Online Testing: Pros and Cons
Online research, especially amid the pandemic, is the best way to attract a big audience and get quick results.
Pros of online research:
- Big selection. It is way easier to find a target audience that complies with necessary requirements. There is no need to limit yourself with a geographical location, and you can always find any kind of participants from any country in the world.
- Speed. Online research requires way less time and effort than a personal interview.
- Rather simple analytic system. The majority of the tool set does everything for you, requiring the least of effort. It is easier to make conclusions and decisions based on data, discovered online than processing miscellaneous pieces of information.
- User-friendliness. It is possible to complete a survey at any time and in any surroundings.
However, an online survey can cause some difficulties, for example:
- Time and number of questions are limited. Users do not spend more than 5 minutes on completing a survey. Only a few users are willing to spend time to provide detailed comments.
- It is hard to motivate a person to provide thought-through answers when there is no personal contact.
- You cannot track a user’s reaction or ask follow-up questions.
To avoid such format related issues and create efficient UX research, simply follow our step-by-step instruction.
UX Research Drafting
We created a simple guide that contains such sections as goal determination, audience search, preparation of questions and options for answers, limitation of survey time, toolset, and final checks.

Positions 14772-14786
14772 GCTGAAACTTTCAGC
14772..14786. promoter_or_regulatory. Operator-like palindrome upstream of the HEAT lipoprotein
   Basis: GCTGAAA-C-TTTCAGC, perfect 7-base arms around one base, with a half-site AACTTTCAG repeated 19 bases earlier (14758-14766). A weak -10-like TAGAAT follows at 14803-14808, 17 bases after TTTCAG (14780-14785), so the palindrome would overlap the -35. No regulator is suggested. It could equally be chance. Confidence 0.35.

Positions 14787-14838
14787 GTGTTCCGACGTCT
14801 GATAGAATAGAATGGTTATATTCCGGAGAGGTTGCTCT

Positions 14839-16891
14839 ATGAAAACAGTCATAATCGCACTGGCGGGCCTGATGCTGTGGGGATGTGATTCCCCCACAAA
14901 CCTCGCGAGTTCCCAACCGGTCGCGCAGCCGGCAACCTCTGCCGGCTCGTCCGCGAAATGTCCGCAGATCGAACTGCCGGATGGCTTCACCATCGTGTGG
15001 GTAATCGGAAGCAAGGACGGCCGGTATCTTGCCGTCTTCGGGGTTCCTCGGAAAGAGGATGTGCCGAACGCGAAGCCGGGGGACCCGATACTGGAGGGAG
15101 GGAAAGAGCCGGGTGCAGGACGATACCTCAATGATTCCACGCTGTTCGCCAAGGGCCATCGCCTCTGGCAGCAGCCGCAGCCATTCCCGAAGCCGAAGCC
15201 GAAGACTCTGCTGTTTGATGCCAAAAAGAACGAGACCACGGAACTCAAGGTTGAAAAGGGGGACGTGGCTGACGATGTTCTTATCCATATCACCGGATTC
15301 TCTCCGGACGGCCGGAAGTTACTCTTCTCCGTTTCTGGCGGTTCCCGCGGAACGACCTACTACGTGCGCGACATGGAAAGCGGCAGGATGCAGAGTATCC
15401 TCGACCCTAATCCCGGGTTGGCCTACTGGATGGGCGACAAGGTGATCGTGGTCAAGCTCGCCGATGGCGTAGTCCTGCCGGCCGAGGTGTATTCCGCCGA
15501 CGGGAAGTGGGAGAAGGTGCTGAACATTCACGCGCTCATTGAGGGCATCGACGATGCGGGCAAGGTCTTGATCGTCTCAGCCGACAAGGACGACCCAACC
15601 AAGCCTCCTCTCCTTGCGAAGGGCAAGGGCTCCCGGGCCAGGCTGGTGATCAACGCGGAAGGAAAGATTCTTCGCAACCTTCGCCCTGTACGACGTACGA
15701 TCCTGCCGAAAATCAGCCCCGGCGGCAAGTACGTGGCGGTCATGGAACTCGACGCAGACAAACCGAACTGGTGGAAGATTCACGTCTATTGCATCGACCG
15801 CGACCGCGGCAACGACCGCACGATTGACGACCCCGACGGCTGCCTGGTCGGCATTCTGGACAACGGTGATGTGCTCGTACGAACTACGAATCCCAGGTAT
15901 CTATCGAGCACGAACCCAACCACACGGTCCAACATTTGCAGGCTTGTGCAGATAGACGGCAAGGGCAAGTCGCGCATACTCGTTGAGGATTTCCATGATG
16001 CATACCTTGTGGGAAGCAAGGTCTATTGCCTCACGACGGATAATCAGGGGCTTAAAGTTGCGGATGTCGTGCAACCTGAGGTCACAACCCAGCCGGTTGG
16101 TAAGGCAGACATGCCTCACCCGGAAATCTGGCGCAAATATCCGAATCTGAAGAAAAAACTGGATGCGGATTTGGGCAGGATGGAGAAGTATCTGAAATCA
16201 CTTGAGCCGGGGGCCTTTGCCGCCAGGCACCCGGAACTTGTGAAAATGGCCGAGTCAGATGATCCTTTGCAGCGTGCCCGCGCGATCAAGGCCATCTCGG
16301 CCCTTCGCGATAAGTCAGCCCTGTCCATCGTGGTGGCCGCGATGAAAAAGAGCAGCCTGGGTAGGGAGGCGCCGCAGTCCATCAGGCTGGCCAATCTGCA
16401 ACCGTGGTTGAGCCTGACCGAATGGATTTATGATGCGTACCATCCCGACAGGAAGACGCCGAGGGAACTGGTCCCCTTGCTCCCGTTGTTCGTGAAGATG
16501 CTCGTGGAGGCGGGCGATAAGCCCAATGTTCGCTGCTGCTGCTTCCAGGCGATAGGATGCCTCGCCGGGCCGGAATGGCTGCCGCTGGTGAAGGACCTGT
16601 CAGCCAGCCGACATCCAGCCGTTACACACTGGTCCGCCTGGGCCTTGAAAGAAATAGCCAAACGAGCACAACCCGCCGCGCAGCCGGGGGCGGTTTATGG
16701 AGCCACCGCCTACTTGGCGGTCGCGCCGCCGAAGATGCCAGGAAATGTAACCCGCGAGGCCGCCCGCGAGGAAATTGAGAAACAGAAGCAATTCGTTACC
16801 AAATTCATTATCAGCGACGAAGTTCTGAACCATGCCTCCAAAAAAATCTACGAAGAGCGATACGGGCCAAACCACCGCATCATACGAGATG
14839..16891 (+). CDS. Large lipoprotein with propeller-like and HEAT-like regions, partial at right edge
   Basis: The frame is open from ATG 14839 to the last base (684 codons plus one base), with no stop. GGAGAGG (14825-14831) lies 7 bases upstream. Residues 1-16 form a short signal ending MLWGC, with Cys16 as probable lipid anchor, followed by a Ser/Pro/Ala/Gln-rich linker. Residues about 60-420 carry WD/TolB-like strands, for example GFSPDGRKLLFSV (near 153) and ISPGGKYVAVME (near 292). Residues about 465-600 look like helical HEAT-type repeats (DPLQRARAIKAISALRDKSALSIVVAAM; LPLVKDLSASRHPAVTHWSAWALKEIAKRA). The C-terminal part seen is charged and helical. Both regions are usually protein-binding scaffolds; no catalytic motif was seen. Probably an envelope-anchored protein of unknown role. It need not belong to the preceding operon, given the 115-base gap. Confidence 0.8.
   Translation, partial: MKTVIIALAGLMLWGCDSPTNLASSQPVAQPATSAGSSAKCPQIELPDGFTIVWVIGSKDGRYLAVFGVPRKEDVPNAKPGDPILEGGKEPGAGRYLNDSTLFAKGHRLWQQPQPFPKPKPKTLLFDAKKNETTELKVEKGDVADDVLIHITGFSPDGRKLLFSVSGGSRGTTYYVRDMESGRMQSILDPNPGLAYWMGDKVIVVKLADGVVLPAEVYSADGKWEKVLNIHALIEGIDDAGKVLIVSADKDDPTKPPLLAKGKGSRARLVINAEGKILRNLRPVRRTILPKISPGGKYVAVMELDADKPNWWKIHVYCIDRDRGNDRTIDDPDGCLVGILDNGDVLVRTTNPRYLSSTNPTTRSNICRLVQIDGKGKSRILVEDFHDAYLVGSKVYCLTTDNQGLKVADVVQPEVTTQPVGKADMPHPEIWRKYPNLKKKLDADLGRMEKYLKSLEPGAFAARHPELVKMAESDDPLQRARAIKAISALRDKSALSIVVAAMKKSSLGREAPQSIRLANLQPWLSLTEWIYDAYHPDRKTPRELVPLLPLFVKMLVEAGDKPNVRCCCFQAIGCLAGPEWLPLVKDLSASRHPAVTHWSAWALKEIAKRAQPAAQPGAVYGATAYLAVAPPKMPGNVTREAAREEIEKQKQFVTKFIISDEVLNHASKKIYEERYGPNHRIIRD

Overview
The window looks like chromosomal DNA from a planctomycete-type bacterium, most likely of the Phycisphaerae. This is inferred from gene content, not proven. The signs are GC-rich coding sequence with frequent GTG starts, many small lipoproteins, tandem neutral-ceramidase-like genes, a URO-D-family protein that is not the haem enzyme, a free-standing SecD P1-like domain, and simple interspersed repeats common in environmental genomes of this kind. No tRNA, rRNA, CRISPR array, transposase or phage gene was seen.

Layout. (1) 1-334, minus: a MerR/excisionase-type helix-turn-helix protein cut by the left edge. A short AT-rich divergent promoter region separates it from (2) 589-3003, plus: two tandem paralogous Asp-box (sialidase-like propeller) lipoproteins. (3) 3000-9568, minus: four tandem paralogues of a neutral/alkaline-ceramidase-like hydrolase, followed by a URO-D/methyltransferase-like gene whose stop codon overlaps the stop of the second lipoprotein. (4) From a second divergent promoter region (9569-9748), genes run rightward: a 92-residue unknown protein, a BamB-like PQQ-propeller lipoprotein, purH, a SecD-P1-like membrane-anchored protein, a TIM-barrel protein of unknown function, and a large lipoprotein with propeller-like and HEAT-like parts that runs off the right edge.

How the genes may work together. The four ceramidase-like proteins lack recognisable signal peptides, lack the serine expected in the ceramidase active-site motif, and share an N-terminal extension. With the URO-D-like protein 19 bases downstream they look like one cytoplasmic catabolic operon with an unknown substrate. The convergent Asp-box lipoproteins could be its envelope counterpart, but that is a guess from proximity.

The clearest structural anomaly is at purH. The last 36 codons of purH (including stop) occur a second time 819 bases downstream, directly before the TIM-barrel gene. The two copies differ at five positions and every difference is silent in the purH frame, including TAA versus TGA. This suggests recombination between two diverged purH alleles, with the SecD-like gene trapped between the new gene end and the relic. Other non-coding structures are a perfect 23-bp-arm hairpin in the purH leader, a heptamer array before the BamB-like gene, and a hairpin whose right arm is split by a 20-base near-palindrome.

1. Set a Goal
A goal might be to check a particular hypothesis or an update that you are willing to add to a product. Or you might want to conduct research to better understand if a new tool or feature is appreciated.
Remember: you should always have only one goal. You need to be sure that all questions address the same topic or issue. Otherwise, you are going to end up having a bunch of random and basically useless data.
Example: Let’s go back to the accounting app development. Let’s assume that you have made a wise decision to conduct research to find out if users need an account management feature at the home page of the app. To do so, it is possible to initiate a survey to find out how many accounts do users actually use.
2. Finding and Selecting Respondents
It is rather simple if you are conducting research in an app itself. You have options of announcing a survey in its interface or on a product website or sending a newsletter to all subscribers. But in case you need a new, previously not engaged audience or you need to conduct research on a product that has not yet been released, then you need to make an extra effort.
There are several ways to find research respondents.
If you are planning to conduct a UX survey with zero expenses, you need to engage social media. Post a link to a survey in subject-related communities on Facebook, Reddit, or online forums. Offer something for those who complete a survey, for instance, a free trial of a new product or a discount for a subscription.